While the Hawks’ game plan can largely be distilled to TRAE YOUNG sharpied in giant block letters across Nate McMillan’s clipboard, the Bucks are more egalitarian. Beyond Antetokounmpo, Jrue Holiday and Khris Middleton can capably fend for themselves, each ranking among the ten most prolific shot-creators during the postseason, per PBP Stats. Although Antetokounmpo is undeniably the alpha, Holiday and Middleton are more than just moral support; Holiday is a canny, burly slasher and Middleton randomly turns into Kevin Durant some times.
Alternately, the Western Conference Finals between the Los Angeles Clippers and Phoenix Suns can be viewed as not only a referendum on how basketball should be played, but on who should play it. As much as any team in 2021 can, the Suns, harken back to a bygone era. Just as Olivia Rodrigo makes refurbished early-aughts pop-punk for a new generation, the Suns have ridden an offense built around early-aughts shot selection and a non-shooting center to the cusp of the NBA Finals. Still, the Suns’ loyalty to elbow jumpers isn’t merely an exhibition of Boomer Ball Revivalism. Rather, it’s a clever response to how modern defenses are arranged, exploiting the holes in drop coverage. Even more deviously, Deandre Ayton’s presence and general gigantitude makes smaller, switchable lineups untenable for opponents, depriving them the most obvious counter to being carved up by burstless mid-range merchants. As a result, Phoenix can dictate a game’s terms of engagement, locking defenses into coverages that the Suns are designed to beat.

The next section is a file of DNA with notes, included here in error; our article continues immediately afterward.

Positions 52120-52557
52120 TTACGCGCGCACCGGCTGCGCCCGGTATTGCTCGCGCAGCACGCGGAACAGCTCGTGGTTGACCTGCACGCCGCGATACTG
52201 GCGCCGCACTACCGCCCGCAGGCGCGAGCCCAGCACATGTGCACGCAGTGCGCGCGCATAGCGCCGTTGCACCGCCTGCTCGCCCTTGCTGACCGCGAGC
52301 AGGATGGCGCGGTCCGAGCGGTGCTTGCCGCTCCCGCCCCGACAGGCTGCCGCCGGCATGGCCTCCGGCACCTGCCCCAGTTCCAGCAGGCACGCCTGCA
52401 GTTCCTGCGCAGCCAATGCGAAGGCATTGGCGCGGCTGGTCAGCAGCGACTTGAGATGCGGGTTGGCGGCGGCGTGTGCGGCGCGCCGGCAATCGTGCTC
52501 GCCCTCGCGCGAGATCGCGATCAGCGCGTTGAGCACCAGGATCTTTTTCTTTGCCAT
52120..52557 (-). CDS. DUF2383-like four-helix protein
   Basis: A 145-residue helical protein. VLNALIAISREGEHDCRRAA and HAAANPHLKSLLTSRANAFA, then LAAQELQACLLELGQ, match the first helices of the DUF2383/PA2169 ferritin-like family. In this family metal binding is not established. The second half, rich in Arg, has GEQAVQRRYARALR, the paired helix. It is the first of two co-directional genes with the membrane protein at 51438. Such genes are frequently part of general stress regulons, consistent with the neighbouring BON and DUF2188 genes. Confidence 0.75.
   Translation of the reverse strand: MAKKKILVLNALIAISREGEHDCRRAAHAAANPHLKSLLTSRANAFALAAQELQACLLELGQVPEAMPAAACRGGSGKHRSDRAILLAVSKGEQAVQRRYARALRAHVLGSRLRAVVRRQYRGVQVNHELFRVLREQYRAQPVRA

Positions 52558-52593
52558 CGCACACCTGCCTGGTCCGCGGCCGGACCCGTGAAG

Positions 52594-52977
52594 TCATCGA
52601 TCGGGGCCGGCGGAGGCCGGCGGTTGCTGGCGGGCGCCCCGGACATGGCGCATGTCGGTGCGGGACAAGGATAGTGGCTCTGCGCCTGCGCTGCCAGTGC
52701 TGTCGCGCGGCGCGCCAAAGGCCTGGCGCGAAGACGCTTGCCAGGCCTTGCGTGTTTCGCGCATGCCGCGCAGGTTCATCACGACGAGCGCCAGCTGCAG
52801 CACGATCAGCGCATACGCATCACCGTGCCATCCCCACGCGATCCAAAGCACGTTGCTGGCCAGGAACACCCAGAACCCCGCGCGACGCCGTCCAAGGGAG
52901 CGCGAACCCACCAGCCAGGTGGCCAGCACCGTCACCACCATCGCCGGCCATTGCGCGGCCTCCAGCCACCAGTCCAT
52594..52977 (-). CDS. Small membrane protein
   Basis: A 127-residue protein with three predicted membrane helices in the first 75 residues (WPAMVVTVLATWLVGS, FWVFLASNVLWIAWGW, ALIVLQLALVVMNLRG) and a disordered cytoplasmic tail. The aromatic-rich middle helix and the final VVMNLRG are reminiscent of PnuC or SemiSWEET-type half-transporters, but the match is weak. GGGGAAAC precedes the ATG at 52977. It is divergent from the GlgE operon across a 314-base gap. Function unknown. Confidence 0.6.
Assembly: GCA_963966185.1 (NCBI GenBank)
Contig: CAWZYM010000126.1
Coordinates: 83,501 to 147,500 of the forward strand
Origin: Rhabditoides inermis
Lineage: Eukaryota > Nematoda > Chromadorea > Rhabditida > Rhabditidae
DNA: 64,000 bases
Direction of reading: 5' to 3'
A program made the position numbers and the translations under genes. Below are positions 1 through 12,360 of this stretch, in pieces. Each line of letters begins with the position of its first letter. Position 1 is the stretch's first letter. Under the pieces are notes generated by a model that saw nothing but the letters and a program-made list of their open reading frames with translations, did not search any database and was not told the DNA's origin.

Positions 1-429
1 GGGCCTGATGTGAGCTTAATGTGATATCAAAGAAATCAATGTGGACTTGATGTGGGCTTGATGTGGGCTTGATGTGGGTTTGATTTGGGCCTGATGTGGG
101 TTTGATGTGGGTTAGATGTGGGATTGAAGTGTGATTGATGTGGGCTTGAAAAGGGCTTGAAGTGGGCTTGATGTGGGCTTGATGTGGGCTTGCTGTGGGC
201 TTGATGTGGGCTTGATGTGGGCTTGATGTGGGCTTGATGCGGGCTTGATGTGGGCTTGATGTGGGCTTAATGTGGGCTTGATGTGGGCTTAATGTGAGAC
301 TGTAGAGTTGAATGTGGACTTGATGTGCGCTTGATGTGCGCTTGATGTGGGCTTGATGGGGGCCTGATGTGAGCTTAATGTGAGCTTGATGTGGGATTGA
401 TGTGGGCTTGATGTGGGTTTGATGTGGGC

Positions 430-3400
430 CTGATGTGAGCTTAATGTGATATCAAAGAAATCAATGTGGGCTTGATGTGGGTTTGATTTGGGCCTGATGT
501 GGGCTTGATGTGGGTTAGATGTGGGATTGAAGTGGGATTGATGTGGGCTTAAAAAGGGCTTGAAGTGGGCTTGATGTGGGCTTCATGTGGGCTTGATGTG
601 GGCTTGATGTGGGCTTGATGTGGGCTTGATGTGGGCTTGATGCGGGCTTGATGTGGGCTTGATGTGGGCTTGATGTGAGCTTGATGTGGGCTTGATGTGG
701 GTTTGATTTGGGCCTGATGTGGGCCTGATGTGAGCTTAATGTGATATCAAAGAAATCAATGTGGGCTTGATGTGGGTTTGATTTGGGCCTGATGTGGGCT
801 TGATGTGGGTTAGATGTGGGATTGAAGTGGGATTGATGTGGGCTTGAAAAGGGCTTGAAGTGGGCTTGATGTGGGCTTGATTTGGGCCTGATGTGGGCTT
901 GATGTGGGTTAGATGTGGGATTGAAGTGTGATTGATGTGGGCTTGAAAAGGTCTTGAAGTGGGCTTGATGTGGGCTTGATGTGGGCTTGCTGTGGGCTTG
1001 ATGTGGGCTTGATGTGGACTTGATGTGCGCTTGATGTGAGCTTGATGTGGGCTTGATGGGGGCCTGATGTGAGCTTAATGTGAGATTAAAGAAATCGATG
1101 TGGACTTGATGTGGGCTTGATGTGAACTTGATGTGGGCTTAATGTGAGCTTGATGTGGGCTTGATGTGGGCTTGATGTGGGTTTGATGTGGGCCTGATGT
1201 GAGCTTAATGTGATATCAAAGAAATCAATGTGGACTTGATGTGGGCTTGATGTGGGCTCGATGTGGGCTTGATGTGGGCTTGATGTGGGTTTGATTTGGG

Conversely, ask people to imagine the future of basketball and they’ll probably end up with something close to these Clippers. Against the Jazz in the second round, the Clippers spent the last four games punking Defensive Player of the Year Rudy Gobert, continually reminding him he’s not that guy as he struggled to rotate from the perimeter to protect the rim. At their best, the Clippers are bullies, identifying which defenders are too slow or too small and targeting them until they’re mercifully subbed out. The Clippers parlay a surplus of isolation talent into teamwide success; fittingly, they were second in the league in points from assisted three-pointers this season while also scoring the sixth highest proportion of unassisted two-point field goals.
As a foursome, the Hawks, Bucks, Clippers and Suns turn basketball into something close to poetry. Like a sonnet, modern offenses operate within a regulated structure—hunt for threes and lay-ups when possible, maximize any marginal point per possession advantages that are available, place the volta in the final couplet unless you’re Italian. The real beauty, though, is found in all the unique ways that space can be navigated. There are all kinds of love in this world but never the same love twice.